Existing Deepwater Ports are not expected to have any increased evidence of financial responsibility costs as a result of this interim rule.

1. Discussion of Regulatory Cost 1

This rulemaking could increase the dollar amount of removal costs and damages a responsible party of a vessel or Deepwater Port would be responsible to pay in the event of a discharge, or substantial threat of discharge, of oil (hereafter an “OPA 90 incident”). Regulatory Cost 1 will, however, only be incurred by a responsible party if an OPA 90 incident results in OPA 90 removal costs and damages that exceed the vessel or Deepwater Port's previous limit of liability. In any such case, the difference between the previous limit of liability amount and the new limit of liability amount established by this interim rule will be the increased cost to the responsible party.

(a) Affected Population—Vessels

Coast Guard data, as of May 2007, indicate that, for the years 1991 through 2006, 41 OPA 90 incidents involving vessels resulted in removal costs and damages in excess of the previous limits of liability (an average of approximately three OPA 90 incidents per year). For the purpose of this analysis, we assume that three OPA 90 incidents involving vessels would occur per year over a 10-year analysis period (2009-2018), with removal costs and damages reaching or exceeding the new limits of liability for vessels established by this interim rule.

(b) Affected Population—Deepwater Ports

At this time, LOOP is the only Deepwater Port in operation that is subject to OPA 90.[11] As previously noted, to date, LOOP has not had an OPA 90 incident that resulted in removal costs and damages in excess of LOOP's previous limit of liability of $62 Million. However, for cost estimating purposes, we assume that one OPA 90 incident would occur at LOOP over the 10-year analysis period (2009-2018), with removal costs and damages Start Printed Page 31366reaching or exceeding the new limit of liability for LOOP. Assuming an OPA 90 incident at the LOOP during the next ten years is merely a conservative assumption for cost estimating purposes. If there is no OPA 90 incident at the LOOP during the next ten years, then we will have over-estimated the cost of the rulemaking.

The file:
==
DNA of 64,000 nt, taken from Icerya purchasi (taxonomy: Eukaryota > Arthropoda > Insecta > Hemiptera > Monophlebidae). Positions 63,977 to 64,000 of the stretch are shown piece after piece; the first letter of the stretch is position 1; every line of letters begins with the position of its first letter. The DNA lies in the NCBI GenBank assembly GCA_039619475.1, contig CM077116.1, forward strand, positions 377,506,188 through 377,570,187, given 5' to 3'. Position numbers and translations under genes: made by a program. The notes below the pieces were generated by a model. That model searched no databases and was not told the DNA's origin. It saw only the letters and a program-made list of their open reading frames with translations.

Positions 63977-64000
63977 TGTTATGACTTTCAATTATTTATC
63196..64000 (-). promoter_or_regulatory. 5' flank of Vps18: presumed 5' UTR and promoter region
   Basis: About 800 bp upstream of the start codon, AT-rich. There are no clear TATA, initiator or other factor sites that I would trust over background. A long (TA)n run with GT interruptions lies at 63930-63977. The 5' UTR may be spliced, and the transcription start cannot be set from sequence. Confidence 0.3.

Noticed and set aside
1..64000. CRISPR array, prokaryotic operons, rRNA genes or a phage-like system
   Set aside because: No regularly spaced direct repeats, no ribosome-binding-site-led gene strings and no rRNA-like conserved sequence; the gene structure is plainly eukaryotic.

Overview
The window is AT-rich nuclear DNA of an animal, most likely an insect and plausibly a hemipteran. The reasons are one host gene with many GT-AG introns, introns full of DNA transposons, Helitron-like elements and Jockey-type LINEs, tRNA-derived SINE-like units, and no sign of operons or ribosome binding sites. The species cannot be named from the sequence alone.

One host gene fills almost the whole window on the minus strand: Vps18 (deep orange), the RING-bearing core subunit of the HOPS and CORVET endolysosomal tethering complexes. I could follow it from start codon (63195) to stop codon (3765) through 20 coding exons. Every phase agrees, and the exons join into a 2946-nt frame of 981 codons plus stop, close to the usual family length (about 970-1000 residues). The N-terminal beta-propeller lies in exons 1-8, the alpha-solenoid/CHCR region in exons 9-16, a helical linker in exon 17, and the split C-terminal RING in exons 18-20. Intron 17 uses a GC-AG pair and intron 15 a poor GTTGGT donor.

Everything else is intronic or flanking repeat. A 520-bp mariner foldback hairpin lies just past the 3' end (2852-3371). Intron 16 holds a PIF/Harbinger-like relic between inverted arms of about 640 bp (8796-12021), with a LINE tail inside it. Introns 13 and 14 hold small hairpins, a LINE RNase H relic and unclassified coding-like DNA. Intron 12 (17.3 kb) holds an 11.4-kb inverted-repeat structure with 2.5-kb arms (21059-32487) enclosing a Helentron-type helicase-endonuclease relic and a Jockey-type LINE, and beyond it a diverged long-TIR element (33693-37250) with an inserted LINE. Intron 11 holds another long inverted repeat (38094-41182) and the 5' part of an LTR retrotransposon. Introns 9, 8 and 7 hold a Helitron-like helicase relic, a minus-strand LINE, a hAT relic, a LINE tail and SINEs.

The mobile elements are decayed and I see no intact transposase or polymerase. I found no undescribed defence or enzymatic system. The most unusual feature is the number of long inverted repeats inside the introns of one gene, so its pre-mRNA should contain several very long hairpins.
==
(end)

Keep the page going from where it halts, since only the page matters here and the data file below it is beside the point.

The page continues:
(c) Cost Summary Regulatory Cost 1

The average annual cost of this rulemaking resulting from the three forecasted vessel OPA 90 incidents per year is estimated to be $2.0 Million (non-discounted Dollars). The average annual cost of this rulemaking resulting from the one forecasted LOOP OPA 90 incident over 10 years is estimated to be $2.6 Million (non-discounted Dollars). The 10-year (2009-2018) present value at a 3 percent discount rate of this regulatory cost (vessels and LOOP) is estimated to be $40.0 Million. The 10-year (2009-2018) present value at a 7 percent discount rate of this regulatory cost (vessels and LOOP) is estimated to be $34.2 Million.

2. Discussion of Regulatory Cost 2

Under OPA 90 (33 U.S.C. 2716) and 33 CFR part 138, subpart A, responsible parties of vessels and Deepwater Ports are required to establish and maintain evidence of financial responsibility to prove they have the ability to pay for removal costs and damages in the event of an OPA 90 incident up to their applicable limits of liability. Because this rulemaking increases the limits of liability for vessels and Deepwater Ports and, by reference, the applicable amounts of financial responsibility under 33 CFR 138.80(f), responsible parties may incur additional cost associated with the corresponding requirements for establishing and maintaining evidence of financial responsibility.

(a) Affected Population—Vessels

The rule potentially increases the cost associated with establishing financial responsibility under OPA 90 and 33 CFR part 138, subpart A, for responsible parties of vessels in two ways. Responsible parties using commercial insurance as their method of financial guaranty could incur higher insurance premiums. Responsible parties using self-insurance as their method of financial guaranty will need to seek out and acquire commercial insurance for vessels they operate if they are no longer eligible for self-insurance based on their working capital and net worth. There are approximately 17,064 vessels using commercial insurance and 741 vessels using self-insurance methods of guaranty.

(b) Affected Population—Deepwater Ports